Cellist Leo Crandall has died at 67

Bandleader, songwriter and cellist Leo Crandall died suddenly on May 29, in Syracuse, N.Y. He was 67 years old. Born in Detroit, he moved to the Chicago area in his mid-teens and spent 15 years there. He taught guitar lessons at the Main Street Music Emporium in Downer’s Grove, attended the Chicago Conservatory College of Music and earned a degree in English from the University of Illinois, where he graduated summa cum laude and Phi Beta Kappa.

After a brief stint working for the Phoenix Symphony in the 1980s, Leo arrived in Syracuse and spent 30 years enmeshed in its cultural life – at the Syracuse Symphony, the Rome Art and Community Center, the Cultural Resources Council and at the Everson Museum.

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A gifted and versatile musician and singer, Leo played with virtually every serious musician in the Syracuse area, some in public venues with formal bands like the Gonstermachers, others on front porches and living rooms. He was preparing to release his 10th album this summer, with another solo album waiting to be mixed.

Leo spent his last decade as an instructor at Syracuse University, working in the College of Visual and Performing Arts. He was an astute and enthusiastic analyst of film, and he enjoyed collaborating with local filmmakers on his own music videos.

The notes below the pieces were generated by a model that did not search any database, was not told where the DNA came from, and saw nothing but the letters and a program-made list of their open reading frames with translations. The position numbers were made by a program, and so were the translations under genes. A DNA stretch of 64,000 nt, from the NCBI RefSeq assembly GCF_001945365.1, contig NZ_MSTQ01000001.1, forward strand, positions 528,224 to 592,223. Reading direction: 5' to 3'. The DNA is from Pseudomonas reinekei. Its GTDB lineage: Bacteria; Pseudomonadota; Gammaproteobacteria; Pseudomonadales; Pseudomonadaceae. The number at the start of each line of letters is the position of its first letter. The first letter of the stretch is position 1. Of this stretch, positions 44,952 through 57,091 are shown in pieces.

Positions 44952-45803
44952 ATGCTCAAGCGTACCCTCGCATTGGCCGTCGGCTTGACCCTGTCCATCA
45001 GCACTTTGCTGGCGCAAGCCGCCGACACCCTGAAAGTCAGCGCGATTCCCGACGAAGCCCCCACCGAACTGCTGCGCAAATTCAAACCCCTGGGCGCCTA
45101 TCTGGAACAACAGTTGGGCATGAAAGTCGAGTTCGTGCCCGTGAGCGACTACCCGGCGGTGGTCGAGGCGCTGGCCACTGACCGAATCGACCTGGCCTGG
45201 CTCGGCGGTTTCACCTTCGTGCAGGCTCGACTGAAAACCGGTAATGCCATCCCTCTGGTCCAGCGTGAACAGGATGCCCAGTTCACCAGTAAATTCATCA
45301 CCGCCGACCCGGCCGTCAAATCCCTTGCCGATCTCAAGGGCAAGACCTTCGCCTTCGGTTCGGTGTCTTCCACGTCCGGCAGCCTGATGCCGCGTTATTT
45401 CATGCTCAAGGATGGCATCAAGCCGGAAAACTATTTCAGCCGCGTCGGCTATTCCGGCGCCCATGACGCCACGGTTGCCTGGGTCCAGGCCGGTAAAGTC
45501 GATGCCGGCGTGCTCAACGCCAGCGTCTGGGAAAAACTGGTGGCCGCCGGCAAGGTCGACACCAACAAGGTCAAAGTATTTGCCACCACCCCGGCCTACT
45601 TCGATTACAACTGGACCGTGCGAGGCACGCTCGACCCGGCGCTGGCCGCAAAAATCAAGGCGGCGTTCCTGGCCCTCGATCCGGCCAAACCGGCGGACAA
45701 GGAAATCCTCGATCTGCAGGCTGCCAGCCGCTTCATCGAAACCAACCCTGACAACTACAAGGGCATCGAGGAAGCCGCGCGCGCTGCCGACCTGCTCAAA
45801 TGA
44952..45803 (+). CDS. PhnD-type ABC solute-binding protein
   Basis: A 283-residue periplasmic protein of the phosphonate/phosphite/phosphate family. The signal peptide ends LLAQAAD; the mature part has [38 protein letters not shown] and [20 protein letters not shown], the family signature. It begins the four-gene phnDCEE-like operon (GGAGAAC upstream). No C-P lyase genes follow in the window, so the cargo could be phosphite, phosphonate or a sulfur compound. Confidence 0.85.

Best known for his percussive style on the cello, expanding the instrument’s role into traditional, soul, roots and blues music. He could play styles ranging from Louis Armstrong to Jimi Hendrix. Leo was also adept at acoustic and electric guitar, the higher-pitched requinto, resonating guitars and the piano harp.

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Leo’s lowdown, gritty singing voice was often compared to those of Tom Waits and Captain Beefheart.

One of the best records The Gonstermachers ever made was The Crushing Gift, which features Leo’s original composition, “The Night Sam Cooke Died” as well as a creative reworking of the New Orleans standard, “St. James Infirmary.”

Russ Tarby is based in Syracuse NY and has written about jazz for The Syncopated Times, The Syracuse New Times, The Jazz Appreciation Society of Syracuse (JASS) JazzFax Newsletter, and several other publications.

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